In Sufi thought, the mind is not the only centre of consciousness in the human being; there are other subtle centres, of which the heart is the most important. The heart is the locus of illuminations and can perceive the truth directly. For this to happen, however, the heart must be awakened.
To this end we seek the help of a special kind of meditation in our order, called muraqaba. There is a fundamental difference between our form of meditation and those practised in other systems; we do not attempt to work through concentrating the energy of the physical body at a single point. In our order the meaning of meditation is to detach oneself from worldly activity, and for a period of time devote one’s attention to God.
After the preliminary 10 lessons students may choose to continue their progress by adopting a way of life based on Islamic principles and the sunna – the example of the Prophet Muhammad (SAWS). Some students may take years to complete the first lessons while others progress more quickly.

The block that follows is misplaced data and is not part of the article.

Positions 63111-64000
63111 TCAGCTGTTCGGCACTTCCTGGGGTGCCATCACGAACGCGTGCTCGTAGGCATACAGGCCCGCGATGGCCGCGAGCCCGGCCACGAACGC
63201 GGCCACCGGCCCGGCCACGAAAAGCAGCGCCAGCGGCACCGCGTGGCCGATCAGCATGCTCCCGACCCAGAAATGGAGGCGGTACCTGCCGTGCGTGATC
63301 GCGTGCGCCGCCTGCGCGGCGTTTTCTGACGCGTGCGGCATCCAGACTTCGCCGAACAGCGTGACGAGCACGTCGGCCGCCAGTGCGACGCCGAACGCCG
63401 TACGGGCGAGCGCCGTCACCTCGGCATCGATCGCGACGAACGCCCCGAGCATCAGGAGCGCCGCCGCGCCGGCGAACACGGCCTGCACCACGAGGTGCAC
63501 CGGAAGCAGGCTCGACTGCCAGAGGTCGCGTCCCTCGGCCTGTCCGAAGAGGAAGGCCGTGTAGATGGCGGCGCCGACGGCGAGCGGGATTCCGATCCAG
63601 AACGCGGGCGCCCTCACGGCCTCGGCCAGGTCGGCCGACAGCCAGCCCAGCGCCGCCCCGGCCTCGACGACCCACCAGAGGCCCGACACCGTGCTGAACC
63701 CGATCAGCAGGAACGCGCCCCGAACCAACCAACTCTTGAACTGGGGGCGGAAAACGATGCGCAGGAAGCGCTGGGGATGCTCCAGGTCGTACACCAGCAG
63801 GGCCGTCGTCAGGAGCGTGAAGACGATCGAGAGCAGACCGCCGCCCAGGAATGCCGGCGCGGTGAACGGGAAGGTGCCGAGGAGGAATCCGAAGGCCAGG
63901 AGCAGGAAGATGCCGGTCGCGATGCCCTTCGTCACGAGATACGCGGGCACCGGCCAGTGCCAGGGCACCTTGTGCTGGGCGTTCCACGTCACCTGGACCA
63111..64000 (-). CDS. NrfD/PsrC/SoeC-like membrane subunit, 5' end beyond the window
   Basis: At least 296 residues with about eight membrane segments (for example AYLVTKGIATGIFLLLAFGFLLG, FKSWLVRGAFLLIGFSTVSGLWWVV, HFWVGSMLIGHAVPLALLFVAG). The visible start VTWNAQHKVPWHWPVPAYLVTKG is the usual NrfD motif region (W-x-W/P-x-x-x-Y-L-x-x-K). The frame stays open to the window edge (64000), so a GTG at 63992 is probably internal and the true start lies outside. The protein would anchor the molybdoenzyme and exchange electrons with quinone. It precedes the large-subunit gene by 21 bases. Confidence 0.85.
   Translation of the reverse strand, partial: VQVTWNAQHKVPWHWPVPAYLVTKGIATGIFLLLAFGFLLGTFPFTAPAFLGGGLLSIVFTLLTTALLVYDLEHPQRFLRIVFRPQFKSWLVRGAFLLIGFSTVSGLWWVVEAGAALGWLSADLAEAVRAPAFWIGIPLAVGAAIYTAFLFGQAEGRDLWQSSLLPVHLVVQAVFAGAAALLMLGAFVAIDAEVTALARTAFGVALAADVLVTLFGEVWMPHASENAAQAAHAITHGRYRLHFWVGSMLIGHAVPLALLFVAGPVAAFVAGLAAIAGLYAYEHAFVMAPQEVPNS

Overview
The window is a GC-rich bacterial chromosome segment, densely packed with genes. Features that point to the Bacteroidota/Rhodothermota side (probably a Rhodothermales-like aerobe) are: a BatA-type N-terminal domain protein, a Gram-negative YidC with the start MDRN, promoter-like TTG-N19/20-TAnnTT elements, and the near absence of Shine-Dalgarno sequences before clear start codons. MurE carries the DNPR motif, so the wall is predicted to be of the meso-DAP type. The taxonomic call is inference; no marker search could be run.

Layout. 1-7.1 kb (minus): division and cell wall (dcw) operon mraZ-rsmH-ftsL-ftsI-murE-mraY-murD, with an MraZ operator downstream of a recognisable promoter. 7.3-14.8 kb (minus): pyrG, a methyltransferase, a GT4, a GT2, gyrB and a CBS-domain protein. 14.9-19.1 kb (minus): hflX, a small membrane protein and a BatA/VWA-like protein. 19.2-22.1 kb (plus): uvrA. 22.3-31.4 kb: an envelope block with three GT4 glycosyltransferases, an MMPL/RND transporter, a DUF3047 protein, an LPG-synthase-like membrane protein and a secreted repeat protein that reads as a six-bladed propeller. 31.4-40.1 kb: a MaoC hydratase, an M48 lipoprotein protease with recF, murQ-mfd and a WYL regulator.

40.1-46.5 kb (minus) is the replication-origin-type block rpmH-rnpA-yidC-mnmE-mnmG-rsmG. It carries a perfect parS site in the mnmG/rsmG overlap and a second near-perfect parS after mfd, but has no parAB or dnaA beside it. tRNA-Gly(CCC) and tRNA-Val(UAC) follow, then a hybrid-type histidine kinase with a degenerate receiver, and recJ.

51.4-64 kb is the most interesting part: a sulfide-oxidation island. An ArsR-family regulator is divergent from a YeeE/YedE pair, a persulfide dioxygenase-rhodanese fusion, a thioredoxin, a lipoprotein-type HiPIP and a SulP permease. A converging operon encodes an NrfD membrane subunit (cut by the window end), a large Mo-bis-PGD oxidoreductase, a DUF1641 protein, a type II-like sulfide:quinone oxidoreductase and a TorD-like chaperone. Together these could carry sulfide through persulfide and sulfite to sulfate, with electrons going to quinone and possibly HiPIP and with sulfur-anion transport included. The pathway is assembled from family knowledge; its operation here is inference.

This depends on their state when they come to Sufism, and on the consistency of their dedication to the practices. The preliminary practices begin with meditation on the heart; an intention (niyyat) is made, and the seeker then sits quietly for around 40-45 minutes. There are no special postures or positions to adopt when sitting in our meditation. When seekers sit patiently, the blessings of the Divine are bestowed upon them.
Some physical and spiritual benefits may be experienced straight away: some seekers experience an increase in ease and contentment, patience and tolerance, and the development of personal insight and understanding as the result of doing our practices. Weekly meetings, where small groups of sufis sit in meditation together, help the student to progress more quickly. Through regular practice these exercises of meditation and recitation help individuals to make a sincere and sustaining connection to the Divine.